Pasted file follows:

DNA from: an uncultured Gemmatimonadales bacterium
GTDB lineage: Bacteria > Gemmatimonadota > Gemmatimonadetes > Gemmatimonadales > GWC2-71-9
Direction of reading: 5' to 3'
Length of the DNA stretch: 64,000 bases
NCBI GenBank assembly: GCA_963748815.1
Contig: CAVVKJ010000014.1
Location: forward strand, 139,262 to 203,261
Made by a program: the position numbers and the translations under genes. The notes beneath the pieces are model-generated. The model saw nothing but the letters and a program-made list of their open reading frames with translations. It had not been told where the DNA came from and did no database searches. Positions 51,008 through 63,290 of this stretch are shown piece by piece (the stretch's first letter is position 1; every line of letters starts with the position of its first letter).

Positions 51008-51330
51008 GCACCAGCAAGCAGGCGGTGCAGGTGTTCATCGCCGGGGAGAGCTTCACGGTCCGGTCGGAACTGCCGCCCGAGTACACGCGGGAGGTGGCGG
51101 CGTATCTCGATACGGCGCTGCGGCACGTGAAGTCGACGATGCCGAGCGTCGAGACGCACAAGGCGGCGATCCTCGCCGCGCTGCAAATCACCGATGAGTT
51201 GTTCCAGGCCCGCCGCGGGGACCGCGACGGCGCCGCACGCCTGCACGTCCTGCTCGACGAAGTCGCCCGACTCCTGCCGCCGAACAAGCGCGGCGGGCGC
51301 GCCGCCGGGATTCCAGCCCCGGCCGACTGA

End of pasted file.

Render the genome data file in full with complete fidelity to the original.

DNA from: an uncultured Gemmatimonadales bacterium
GTDB lineage: Bacteria > Gemmatimonadota > Gemmatimonadetes > Gemmatimonadales > GWC2-71-9
Direction of reading: 5' to 3'
Length of the DNA stretch: 64,000 bases
NCBI GenBank assembly: GCA_963748815.1
Contig: CAVVKJ010000014.1
Location: forward strand, 139,262 to 203,261
Made by a program: the position numbers and the translations under genes. The notes beneath the pieces are model-generated. The model saw nothing but the letters and a program-made list of their open reading frames with translations. It had not been told where the DNA came from and did no database searches. Positions 51,008 through 63,290 of this stretch are shown piece by piece (the stretch's first letter is position 1; every line of letters starts with the position of its first letter).

Positions 51008-51330
51008 GCACCAGCAAGCAGGCGGTGCAGGTGTTCATCGCCGGGGAGAGCTTCACGGTCCGGTCGGAACTGCCGCCCGAGTACACGCGGGAGGTGGCGG
51101 CGTATCTCGATACGGCGCTGCGGCACGTGAAGTCGACGATGCCGAGCGTCGAGACGCACAAGGCGGCGATCCTCGCCGCGCTGCAAATCACCGATGAGTT
51201 GTTCCAGGCCCGCCGCGGGGACCGCGACGGCGCCGCACGCCTGCACGTCCTGCTCGACGAAGTCGCCCGACTCCTGCCGCCGAACAAGCGCGGCGGGCGC
51301 GCCGCCGGGATTCCAGCCCCGGCCGACTGA